By nature of what we do, our family is put into contact with many others who are engaged in ministry in various ways. Every visit creates an opportunity for us to meet others laboring for the Lord. To see a genuine passion for the Lord generates a high level of joy because we need more people who are enthusiastic for the Lord’s work and the Lord’s people (formally and informally). After several months of traveling and spending each week with a new group of people (and sometimes two or three new groups) my wife and I began to ponder, “What constitutes missions or ministry?”
It seems that many have taken the term ministry and attached to any number of things under the guise of doing work for Christ. We have met some who are supporting friends because they are performing a ’theatre ministry’ or others who were going to do a ‘game ministry’ in which they would simply play games with people as a way to minister. We even met one couple whose ministry was attend a church and tell them everything they were doing wrong until the church kicked them out, then they would move on to the next. As stewards of God’s resources, it is not inappropriate to wrestle with an accurate definition of ministry.
Pondering this, I think there are at least five criteria that must be met while defining what is a ministry. The following should be points that are part of every ministry:
- A Supernatural Call & Gift: Yes, these could be divided into two separate aspects, but I want to emphasize them as one for a moment. The Lord has made it clear that he has equipped individuals according to His will, granting them spiritual gifts that they may be utilized for the edification of God’s work and people (see 1 Corinthians 12). All have received gifting from the Lord, but to some then, he has also issued a spiritual call in which God has set apart some for specific service on the Lord’s behalf (cf. Acts 13:1-3). For ministry to exist one must be gifted and called.
- A Spiritual Sacrifice: Of course, this point comes from the well-known verse of Romans 12:1. There believers are urged to offer themselves as living sacrifices which is a spiritual act of worship. Ministry often comes at a cost, financially, physically, and emotionally are a few ways in which it will cost, but more than obedience this is an act of worship. This point alone does not define ministry, but must commence from the heart and be taken into account with the other four points.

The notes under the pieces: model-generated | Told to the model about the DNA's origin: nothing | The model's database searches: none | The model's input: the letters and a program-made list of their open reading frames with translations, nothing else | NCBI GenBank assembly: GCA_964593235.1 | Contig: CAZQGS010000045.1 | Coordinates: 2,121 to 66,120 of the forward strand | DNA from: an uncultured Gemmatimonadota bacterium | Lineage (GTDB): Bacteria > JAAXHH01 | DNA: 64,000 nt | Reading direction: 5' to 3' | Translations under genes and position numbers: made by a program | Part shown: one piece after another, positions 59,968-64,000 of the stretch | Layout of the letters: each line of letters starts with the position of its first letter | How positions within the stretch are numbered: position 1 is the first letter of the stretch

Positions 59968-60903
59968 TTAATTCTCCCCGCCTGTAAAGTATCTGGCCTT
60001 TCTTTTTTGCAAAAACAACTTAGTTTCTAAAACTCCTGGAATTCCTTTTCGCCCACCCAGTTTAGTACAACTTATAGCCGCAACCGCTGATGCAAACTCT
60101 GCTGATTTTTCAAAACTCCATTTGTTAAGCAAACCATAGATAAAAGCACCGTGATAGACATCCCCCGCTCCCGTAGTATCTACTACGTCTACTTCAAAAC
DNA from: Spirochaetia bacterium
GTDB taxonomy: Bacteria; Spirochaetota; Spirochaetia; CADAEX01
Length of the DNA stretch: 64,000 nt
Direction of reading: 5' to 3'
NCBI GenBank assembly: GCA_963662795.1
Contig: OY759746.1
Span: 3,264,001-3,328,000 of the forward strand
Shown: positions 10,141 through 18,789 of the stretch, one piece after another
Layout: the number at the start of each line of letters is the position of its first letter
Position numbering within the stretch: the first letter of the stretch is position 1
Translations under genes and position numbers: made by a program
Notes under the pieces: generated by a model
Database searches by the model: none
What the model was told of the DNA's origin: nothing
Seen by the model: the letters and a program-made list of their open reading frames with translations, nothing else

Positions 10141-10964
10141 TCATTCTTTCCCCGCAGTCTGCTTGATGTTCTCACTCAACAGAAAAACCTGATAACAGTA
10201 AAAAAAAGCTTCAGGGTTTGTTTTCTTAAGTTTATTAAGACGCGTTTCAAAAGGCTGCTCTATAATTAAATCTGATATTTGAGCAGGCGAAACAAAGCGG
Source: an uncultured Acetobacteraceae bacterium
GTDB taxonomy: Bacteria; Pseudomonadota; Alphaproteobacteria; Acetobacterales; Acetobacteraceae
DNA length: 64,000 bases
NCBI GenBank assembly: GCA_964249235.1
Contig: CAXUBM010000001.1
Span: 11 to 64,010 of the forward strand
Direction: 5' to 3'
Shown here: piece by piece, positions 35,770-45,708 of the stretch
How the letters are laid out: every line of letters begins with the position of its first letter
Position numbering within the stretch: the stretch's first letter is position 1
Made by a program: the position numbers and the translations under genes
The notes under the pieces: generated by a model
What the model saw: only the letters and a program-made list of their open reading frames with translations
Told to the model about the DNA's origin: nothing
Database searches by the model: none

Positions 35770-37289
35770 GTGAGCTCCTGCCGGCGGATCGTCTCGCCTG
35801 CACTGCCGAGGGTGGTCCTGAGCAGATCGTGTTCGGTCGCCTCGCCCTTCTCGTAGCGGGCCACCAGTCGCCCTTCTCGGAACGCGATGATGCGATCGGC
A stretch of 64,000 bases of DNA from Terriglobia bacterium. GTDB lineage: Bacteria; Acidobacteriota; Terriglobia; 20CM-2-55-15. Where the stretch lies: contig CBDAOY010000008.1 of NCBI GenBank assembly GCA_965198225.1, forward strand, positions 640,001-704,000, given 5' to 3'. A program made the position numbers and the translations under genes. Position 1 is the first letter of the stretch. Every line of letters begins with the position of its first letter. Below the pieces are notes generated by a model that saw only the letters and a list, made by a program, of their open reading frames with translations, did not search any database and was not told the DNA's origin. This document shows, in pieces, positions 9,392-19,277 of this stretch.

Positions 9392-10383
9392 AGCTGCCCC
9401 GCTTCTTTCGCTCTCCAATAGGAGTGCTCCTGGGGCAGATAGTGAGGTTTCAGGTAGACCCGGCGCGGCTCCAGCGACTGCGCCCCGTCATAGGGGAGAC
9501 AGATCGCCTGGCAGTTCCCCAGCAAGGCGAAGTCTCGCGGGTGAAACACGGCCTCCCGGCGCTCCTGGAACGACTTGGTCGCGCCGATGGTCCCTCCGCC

- A Spiritual Need: Ministry must meet some sort of spiritual need. While Christ at times provided for the physical needs of those around him, his intentions never departed from the spiritual (consider Matthew 4:23 and the following scenes as an example). The goal of ministry is to see people reconciled to God by the work of Christ on the cross through the transformation from the Holy Spirit. Because the core of every issue is a spiritual matter, ministry should be addressing the spiritual needs.
- A Sanctified Church: All ministry flows from and is sustained by the local church. Scripture indicates the Christian life is one lived in community and individuals thrive when connected together. Therefore, any ministry should connect an individual to a group of believers. Furthermore, even when Paul and Barnabas went out, they were sent by and affiliated with a local church and thus they had the support of that church for the ministry they were engaged in.
- A Scriptural Mandate: Finally, everything must be evaluated in light of God’s revealed will found in Scripture. The ministry we engage in should find its root in God’s truth. Therefore, we look to the authoritative word to find our authority for ministry.
In pondering what is to be considered ministry, these five attributes offer affirmation of legitimate ministry.
Ministry must be imbued by the Spirit of God, continuing according to His direction and within His body. Admittedly, I am still working my way through this concept and therefore know that what I have to say is subject to deeper inspection. Yet, as I consider some of the attributes, it would seem that ministry should include nothing less than these five points, but there may be more.
Photo by Alexis Brown on Unsplash